Remember our pattern: lose the fight on tax policy, have their position shown to be wrong, then embark upon a pointless tantrum to obstruct government with no clear, realistic objective or endgame beyond the shutdown itself. This is not, and has never been, about Obamacare. We've seen Republican descension into zero-sum tribal madness before, so we know what this is about. This was eminently predictable. 

This latest showdown is about the modern Republican Party's steadfast refusal to even participate in the government at all if there is a Democratic president.

Friday, April 12, 2013

Kermit Gosnell and the Malkin/Breitbart Psychosis

The irony of the right wing's sudden outrage over Kermit Gosnell is that making abortion illegal will lead to way more horrific Kermit Gosnell situations. This is EXACTLY why abortion needs to be legal and safe: because people with no other option will seek out secret, last-chance options like this. The right's unwillingness to acknowledge this reality is almost a form of dementia.

Malkin and Breitbart are spewing tinfoil-hat conspiracy theories about the "liberal" media covering up the true evils of abortion, attempting to use Gosnell as an example of the evils of the pro-choice position.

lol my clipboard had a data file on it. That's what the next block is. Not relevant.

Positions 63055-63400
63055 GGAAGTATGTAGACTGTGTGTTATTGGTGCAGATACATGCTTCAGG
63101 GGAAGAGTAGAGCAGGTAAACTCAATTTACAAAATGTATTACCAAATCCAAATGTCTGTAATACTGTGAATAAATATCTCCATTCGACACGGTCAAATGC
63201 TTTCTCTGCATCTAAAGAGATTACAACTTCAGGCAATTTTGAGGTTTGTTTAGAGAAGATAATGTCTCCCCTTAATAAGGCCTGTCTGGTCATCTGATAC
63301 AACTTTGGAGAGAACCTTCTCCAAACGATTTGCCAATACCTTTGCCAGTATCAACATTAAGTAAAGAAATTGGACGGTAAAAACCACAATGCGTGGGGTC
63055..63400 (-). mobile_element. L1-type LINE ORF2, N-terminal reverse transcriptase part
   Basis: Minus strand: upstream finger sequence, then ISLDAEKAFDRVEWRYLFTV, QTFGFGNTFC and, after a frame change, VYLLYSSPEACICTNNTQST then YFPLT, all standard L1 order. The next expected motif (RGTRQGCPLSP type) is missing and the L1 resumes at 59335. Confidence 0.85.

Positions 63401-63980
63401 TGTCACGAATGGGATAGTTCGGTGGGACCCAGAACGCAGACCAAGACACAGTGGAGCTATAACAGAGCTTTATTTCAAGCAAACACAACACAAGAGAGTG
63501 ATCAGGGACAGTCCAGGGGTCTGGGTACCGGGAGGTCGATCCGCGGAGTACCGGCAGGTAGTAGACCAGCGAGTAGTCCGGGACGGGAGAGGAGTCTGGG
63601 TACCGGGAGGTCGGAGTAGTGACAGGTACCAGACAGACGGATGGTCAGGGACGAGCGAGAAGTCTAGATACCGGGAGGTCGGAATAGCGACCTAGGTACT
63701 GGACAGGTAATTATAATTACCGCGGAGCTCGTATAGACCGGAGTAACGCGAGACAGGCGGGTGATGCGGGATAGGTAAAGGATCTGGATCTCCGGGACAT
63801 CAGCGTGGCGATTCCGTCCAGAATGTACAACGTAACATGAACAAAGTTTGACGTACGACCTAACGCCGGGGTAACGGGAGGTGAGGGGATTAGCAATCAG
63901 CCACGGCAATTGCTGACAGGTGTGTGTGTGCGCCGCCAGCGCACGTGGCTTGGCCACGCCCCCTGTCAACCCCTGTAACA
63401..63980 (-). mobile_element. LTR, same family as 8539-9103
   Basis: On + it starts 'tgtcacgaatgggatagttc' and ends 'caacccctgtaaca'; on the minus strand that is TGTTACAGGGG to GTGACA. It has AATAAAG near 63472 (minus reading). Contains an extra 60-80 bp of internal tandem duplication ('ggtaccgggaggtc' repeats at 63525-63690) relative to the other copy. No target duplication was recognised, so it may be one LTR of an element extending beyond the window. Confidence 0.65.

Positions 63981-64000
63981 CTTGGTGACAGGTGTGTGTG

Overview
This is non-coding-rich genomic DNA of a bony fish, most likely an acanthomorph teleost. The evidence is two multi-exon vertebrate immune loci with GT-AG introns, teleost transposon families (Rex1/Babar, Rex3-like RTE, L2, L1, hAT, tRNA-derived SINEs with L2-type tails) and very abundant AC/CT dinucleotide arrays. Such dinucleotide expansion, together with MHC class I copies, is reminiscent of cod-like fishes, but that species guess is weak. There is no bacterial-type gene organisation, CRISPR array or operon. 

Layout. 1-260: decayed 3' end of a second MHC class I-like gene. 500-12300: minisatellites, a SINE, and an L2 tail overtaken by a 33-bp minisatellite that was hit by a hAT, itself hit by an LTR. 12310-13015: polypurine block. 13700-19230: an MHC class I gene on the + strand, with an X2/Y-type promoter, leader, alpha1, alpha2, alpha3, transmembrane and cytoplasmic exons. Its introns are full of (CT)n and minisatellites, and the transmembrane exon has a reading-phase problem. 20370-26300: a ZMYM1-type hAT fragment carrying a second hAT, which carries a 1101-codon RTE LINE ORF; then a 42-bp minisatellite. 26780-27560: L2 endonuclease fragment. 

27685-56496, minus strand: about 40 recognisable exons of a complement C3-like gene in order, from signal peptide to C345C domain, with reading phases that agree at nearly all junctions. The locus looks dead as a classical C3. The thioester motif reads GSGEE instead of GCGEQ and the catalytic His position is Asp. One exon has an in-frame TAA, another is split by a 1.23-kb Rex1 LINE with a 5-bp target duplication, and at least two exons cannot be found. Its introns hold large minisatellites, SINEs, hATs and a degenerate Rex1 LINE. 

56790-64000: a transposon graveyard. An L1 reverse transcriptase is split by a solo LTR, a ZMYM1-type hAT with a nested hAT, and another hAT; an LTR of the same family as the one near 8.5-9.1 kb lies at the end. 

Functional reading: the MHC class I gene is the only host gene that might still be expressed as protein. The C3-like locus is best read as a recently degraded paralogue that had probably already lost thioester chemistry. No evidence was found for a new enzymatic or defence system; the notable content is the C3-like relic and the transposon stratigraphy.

The reality is the exact opposite: what most rational people - even those who are uncomfortable with abortion - want is to have abortion be sufficiently safe and available so that we don't have to read these sickening stories ever again.

And what's borderline comical is that the wing nut set likes to use the rationale that no gun control will work since those inclined to want a gun will break the law and get one anyway... but they aren't so quick to accept that the same thing would happen if ABORTION were banned.

It's just the latest example of the insane hypocrisy of "pro-lifers" selectively choosing just which lives they consider sacred... and of the right wing living not in the world as it is, but the world as they wish it were.

Wednesday, February 13, 2013

Marco Rubio, meet reality. Reality, meet Marco Rubio.